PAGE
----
An organization is the most salient aspect developed by a human being. Likewise, in the hosting field, you need specific commands for accessing, altering and executing certain operations.
These operations include setting file permissions in Linux for preventing any kind of internal anarchy.
The highly productive Linux system offers various levels of permission to ensure that the user has enough ways to interact with files and directories. Users can simply modify file permissions using the chmod (change mode) command.
The name speaks for itself.
Even though you understand the meaning behind using this command, it is important that you know everything regarding how can you use chmod and what does it allow you to change.
Permission can either be granted or be rejected, it’s a one-way lane. However, users demand permission for either reading (r), writing (w) or executing (x) the file. Permissions will vary on the basis of these three aspects.
Similarly, for directories, r will refer to reading the contents present in the directory, w will refer to writing into the directory by the creation of subdirectories or files and x will refer to entering into the directory.
The permission levels are going to be defined separately for the owner (u), the person to whom the specific file or the directory belongs, the group (g) to which the owner (u) belongs, the other (o) individuals or just all (a) individuals at a time.
ls is another command that is briefly related to the files and directories of a system. The command is used for obtaining a long format listing. It is used as follows:
$ ls -l my_file
After executing the following command line, you’ll obtain this result:
-rwxr-x--x 1 Bradley corp 729 Apr 01 01:01 my_file
Each symbol in the output result has a unique meaning to itself.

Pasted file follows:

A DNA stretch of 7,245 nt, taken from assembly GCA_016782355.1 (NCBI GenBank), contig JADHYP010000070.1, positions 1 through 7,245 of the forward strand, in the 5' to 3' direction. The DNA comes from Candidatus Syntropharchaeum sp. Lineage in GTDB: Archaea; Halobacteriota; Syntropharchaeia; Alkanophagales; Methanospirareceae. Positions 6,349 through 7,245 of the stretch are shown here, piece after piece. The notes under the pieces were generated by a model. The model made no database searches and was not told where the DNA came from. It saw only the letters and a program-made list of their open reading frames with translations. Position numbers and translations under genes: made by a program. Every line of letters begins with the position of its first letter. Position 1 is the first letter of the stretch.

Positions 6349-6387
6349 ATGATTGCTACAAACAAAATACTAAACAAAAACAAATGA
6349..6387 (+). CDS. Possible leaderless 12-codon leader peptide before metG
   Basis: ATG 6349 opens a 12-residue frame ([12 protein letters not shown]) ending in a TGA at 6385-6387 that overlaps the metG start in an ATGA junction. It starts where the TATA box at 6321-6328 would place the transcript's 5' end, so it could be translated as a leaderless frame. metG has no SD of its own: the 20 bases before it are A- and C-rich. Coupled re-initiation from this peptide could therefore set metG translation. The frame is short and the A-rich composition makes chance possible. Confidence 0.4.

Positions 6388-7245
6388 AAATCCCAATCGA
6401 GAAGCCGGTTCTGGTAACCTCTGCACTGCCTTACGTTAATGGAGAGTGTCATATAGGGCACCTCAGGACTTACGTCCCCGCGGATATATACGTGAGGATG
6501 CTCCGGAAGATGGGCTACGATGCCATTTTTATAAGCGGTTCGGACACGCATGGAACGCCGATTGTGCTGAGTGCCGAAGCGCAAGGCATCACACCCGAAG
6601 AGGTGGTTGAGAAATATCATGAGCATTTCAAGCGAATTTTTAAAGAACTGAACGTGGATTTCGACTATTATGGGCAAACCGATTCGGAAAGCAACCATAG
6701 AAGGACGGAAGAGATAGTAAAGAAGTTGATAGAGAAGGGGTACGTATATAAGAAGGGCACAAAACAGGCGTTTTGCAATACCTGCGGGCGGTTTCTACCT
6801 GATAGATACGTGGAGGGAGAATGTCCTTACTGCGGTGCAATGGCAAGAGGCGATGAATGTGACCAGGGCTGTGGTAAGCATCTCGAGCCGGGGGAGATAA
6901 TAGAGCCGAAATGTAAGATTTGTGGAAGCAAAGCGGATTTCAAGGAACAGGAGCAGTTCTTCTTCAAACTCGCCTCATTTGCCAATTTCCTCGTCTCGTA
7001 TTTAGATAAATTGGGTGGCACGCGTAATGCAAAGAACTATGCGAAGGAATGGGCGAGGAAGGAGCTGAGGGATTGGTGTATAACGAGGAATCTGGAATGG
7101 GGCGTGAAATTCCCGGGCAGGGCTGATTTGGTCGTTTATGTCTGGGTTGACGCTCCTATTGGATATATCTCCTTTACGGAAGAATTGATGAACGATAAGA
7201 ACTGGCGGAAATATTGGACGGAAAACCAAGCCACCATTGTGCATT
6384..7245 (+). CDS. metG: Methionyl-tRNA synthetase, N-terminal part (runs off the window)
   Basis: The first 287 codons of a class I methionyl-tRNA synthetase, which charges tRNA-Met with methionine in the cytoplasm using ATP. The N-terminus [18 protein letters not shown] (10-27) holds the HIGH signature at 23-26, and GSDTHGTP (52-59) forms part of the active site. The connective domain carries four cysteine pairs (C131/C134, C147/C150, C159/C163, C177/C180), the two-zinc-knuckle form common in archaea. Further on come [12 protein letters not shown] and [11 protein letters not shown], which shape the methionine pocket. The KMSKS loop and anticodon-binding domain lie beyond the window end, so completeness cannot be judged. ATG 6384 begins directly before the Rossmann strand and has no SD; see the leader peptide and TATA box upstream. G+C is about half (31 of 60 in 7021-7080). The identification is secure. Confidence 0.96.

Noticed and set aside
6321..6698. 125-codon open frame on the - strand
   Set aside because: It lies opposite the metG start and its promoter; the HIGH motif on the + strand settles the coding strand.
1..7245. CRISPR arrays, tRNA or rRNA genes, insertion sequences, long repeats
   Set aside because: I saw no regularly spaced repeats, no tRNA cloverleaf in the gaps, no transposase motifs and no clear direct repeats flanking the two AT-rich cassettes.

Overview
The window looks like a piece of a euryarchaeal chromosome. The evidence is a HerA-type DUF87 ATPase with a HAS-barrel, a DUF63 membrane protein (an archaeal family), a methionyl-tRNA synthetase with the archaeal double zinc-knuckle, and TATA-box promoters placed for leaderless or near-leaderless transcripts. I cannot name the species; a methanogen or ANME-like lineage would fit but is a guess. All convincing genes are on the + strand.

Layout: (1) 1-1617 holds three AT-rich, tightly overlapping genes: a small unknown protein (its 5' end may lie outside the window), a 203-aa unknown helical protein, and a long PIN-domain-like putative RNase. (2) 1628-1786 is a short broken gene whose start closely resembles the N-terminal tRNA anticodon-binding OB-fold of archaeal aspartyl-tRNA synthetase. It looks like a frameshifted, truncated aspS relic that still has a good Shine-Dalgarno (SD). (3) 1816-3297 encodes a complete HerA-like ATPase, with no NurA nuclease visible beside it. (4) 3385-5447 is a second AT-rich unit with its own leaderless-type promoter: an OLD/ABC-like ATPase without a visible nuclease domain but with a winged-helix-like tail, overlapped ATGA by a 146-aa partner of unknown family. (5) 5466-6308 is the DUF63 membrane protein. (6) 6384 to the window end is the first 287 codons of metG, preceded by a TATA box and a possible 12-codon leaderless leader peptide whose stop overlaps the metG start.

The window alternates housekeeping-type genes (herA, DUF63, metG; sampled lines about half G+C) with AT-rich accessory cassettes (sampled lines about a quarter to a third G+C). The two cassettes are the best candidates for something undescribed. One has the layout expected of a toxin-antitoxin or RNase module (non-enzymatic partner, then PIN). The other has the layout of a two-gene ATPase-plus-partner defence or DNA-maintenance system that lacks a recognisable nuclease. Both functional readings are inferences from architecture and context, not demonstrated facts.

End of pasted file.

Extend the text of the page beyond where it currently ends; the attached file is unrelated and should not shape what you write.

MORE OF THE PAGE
- “-” states that ‘my_file’ is indeed a file present in the directory, for directories the first character is ‘d’.
- “rwx” states that the owner of the file has permission to read, write and execute the file.
- “r-x” states that the members present in the same group as the ower can read and execute the file but cannot write it.
- “–x” states that other users can just execute the file but cannot read or write to it.
Execution of chmod Command
You can simply use the chmod command like this:
$ chmod 771 my_file
The output result will be:
$ chmod g+w my_file
Even though chmod has the meaning as that of ls command, it has a certain individual ability that separates it from the latter command.
The chmod receives commands to change the permissions of the file either by the use of letters or by the use of numbers. Here,
- Read (r) permission is given the value of 4
- Write (w) permission is given the value of 2
- Execute (x) permission is given the value of 1
In the ls command example, Bradley, the owner of the file has been given the permission to perform read, write and execute the operation with the my_file file as the first number 7 stands for (4+2+1) all the three operations.
The corp group has the permission to read and write (4+1) the my_file file and other users can only execute (1) the file.
However, while executing the chmod command, we changed the permission from 751 to 771 which now gives further benefits to the corp group.
After the execution of chmod command, now the owner Bradley can read, write and execute the file (4+2+1), the group corp can also read write and execute the file (4+2+1) and other users can only execute (1) the file.
Likewise, you change permissions given to the owner, group and other users. You can refer to this table for obtaining more information regarding the change in permissions with the use of numbering:
Additional Uses Of chmod Command
The other few uses of chmod are:
-c: The command is used to report whenever a certain is made.
-f: The command is used to suppress error messages.
-v: The command is used to output diagnostics for every directory and file that has been processed.
-R: The command is used to recursively apply the same permissions to a certain directory in addition to all the files and subdirectories in that particular directory and its various subdirectories.
For an instance,
$ chmod -R a+rwx /mydirec
This command states that everyone (a) has the permission to read, write and execute permission for ‘mydirec’ directory and all the files and subdirectories present in it.
If you have any queries regarding the issue, feel free to ask it in the comments section. We’ll get back to you as soon as possible.